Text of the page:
Tens of thousands of Americans die by suicide each year; it is a leading cause of death among working-age men in the U.S. In Colorado, 56 percent of men who die by suicide used a firearm.
Between 2004 and 2017, more people died by suicide in El Paso County, a populated area that is home to multiple military bases and Colorado Springs, than in any other county in the state. Last year, 75 percent of those people were men.
That’s why county health officials are trying to reach men before their crisis point through “Man Therapy.” The slightly crass, tongue-in-cheek public health program lives largely online, in the form of a slick website that aims to first draw in men with funny videos and witty graphics — and then offer them mental health resources.
The creators of Man Therapy believe the program meets men where they are by softening the language around mental health with easy to digest slogans like, “You can’t fix your mental health with duct tape,” and “Therapy from the creators of pork chops and fighter jets.”
Colorado state health officials created the Man Therapy program six years ago. Now, El Paso County has launched a year-long campaign featuring billboards, TV ads, promotional events and posters tacked up in the men’s bathrooms of bars and restaurants as well as holding promotional events.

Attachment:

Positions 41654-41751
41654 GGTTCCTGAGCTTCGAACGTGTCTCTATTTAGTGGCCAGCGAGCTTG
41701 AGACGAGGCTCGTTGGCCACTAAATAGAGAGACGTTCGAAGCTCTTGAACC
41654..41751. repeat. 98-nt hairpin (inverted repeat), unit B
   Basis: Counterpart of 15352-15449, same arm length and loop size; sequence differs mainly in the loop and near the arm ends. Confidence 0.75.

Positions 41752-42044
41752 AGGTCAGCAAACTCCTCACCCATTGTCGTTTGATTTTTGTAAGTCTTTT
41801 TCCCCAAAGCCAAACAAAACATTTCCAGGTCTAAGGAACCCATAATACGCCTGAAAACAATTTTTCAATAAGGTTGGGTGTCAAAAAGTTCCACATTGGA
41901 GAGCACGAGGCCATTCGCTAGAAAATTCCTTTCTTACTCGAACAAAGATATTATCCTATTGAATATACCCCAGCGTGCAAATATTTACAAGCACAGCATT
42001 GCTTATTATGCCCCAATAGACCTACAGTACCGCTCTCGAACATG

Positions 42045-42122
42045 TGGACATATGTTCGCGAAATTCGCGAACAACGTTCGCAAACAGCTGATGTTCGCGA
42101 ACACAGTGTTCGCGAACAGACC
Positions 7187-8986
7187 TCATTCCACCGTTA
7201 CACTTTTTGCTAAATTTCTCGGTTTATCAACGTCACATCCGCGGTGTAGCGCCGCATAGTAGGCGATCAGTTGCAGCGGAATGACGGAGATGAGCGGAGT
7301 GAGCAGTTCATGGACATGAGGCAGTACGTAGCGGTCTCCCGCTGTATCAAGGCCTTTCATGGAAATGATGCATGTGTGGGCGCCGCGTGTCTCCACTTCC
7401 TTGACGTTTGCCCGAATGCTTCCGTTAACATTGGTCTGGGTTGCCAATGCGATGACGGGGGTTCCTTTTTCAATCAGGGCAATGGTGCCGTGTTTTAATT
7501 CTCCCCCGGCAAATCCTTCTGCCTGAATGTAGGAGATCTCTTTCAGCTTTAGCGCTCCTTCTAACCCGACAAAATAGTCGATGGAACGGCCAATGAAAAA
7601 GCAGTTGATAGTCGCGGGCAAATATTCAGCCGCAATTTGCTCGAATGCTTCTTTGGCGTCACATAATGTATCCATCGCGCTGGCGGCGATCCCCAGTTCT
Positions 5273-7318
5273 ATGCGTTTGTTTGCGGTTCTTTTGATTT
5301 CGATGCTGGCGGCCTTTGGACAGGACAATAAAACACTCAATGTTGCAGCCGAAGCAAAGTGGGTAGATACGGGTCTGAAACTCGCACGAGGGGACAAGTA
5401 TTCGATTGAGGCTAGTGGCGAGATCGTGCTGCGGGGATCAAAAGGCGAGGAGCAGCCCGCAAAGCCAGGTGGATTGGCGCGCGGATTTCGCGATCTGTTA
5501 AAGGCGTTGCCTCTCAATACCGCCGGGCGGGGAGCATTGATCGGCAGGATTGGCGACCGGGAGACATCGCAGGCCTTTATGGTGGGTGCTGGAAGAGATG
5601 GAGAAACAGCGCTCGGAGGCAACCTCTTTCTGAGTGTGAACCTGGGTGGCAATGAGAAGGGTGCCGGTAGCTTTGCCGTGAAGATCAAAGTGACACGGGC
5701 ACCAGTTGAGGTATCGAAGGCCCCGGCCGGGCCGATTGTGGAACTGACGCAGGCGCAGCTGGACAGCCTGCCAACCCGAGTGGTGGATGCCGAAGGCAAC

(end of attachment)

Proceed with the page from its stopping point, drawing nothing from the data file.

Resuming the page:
As part of the county’s campaign to reach men before the crisis point, Sgt. Jason Garrett, with the El Paso County Sheriff’s Office and Kelsey Leva, the Youth Health Development Planner attended a tailgating event on a recent Saturday.
Leigh Paterson / KUNC
Sgt. Jason Garrett, with the El Paso County Sheriff’s Office and Kelsey Leva, the Youth Health Development Planner for El Paso County Public Health, spent a recent sunny Saturday afternoon talking about the program at the tailgate before an Air Force football game.
In his role as a supervisor in the Patrol Division, Garrett says that he encounters suicide-related issues daily, oftentimes through welfare check calls that come in through the 911 system.
“That’s a challenge that we as men in Western culture have,” Garrett said. “Being open and honest about what’s going on inside of us and our feelings and allowing ourselves to be vulnerable to those around us.”